An Post's annual report for 2015 shows that revenue rose by over €10m to just over €826.1m from €815.4m in 2014.

The company's loss in delivering its universal service obligation narrowed to €32.3m from just over €38m the previous year. But An Post said the loss is an ongoing matter of concern despite decreasing from a €67.3m loss in 2012.

Overall, An Post said it made a profit of €8.6m for last year, compared to €3.3m in 2014.

Today's report also reveals that An Post recorded inflows of €400m to the state's savings fund during the year - a fairly healthy flow against the backdrop of historically low interest rates at the moment.

Total savings in the fund stands at over €19.5 billion.

An Post also noted that mail volumes are down 35% from their peak in 2007.

It said that the mail revenue loss has been compensated by cost reductions, "modest" price increases, new product revenue and a strong performance from subsidiaries. 

The company said that last year saw continued investment in its mail and retail networks. 43 post offices were completely refurbished, while 14 vacant post office contracts were advertised in various parts of the country.  

Six post offices were closed during the year, while in 17 areas around the country, local mails delivery services were relocated to a purpose-built Delivery Service Unit (DSU).

The company said that Post Insurance, which was formerly known as One Direct, continued to grow its business. An Post said the company is extending its underwriter base to increase its market reach.

An Post is also a majority shareholder in the Gift Voucher Shop (GVS).  One4all giftcard products dominate the Irish market and it noted that GVS continues to make significant progress in the UK market.

In all, the contribution of An Post subsidiary companies increased by 23% from €13m in 2014 to €16m.

An Post chief executive Donal Connell said that 2015 was another year of significant challenge and progress as the company continued to focus on the changing needs of its customers and markets.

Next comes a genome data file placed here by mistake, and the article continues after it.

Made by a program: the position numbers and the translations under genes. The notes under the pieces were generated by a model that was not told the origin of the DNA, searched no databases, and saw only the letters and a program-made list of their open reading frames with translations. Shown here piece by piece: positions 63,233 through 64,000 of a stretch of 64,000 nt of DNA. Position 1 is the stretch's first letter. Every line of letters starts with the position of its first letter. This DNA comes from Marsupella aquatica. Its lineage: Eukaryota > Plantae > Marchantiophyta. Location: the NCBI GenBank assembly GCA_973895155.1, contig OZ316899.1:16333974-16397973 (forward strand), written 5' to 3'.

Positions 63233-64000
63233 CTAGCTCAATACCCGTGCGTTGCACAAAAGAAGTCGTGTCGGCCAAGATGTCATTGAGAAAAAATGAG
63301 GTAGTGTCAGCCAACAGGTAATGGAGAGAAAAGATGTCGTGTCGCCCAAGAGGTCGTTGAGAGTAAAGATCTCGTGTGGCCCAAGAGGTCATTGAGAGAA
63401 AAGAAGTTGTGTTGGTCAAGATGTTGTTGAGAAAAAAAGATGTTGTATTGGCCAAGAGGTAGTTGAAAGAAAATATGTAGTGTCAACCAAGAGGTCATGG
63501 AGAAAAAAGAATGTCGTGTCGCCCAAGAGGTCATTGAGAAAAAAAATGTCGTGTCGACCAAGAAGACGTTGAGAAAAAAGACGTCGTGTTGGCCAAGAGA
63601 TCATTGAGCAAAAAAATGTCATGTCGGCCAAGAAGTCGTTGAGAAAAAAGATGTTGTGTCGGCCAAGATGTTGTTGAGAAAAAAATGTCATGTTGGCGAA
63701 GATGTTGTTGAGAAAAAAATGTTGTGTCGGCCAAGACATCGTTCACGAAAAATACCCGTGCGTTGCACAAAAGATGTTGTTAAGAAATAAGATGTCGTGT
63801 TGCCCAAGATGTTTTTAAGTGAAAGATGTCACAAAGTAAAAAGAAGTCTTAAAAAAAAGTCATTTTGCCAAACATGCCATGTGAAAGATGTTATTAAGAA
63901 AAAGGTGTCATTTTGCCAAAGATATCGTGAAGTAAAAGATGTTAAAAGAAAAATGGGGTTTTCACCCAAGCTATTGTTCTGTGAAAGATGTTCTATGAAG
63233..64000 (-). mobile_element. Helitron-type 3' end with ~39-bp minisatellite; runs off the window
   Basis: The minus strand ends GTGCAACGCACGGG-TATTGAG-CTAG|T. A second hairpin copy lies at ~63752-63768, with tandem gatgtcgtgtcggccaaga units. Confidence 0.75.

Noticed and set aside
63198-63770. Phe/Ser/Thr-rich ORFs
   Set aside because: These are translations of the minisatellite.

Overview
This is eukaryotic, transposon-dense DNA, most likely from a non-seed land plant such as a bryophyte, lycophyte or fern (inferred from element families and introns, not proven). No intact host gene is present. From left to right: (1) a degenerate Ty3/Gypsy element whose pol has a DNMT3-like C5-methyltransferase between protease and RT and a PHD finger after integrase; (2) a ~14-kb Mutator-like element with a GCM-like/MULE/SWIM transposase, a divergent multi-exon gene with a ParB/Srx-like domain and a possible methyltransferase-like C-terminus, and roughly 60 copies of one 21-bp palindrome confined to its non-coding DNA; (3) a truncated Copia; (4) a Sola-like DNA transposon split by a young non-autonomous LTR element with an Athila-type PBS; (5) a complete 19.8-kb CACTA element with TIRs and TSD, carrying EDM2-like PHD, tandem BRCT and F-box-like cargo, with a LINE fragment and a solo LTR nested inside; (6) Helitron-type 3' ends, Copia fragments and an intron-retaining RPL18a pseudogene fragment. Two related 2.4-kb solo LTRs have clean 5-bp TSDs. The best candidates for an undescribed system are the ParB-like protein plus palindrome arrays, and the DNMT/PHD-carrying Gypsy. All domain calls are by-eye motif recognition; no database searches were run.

"Our strategy of implementing appropriate pricing and cost efficiency measures in the core business while maintaining high standards of service quality, product innovation and diversification has to-date enabled the company adequately cope with unprecedented threats and challenges," Mr Connell stated. 

"However, the medium and longer term issues of safeguarding the USO and sustaining a realistic, high quality Post Office network now require urgent discussion with all stakeholders, so that the core company can achieve the necessary level of profitability to ensure its fiscal stability," he added.

An Post CEO to leave in the second half of the year

Meanwhile, Donal Connell, who joined An Post as CEO in 2006, said today that he plans to leave the company in the second half of this year when his contract expires.

Mr Connell said that An Post, through its mails business, post office network and subsidiary portfolio, has a vital role to play in the Irish economy.

"The company has a tradition of innovation and is now well positioned to respond quickly to changing market needs and to convert these opportunities into reality. I am proud of the progress we have made over the last ten years in transforming our business for the future, while dealing with difficult economic conditions and an evolving technology environment," he added. 

Mr Connell said he plans to pursue other business interests in the coming months.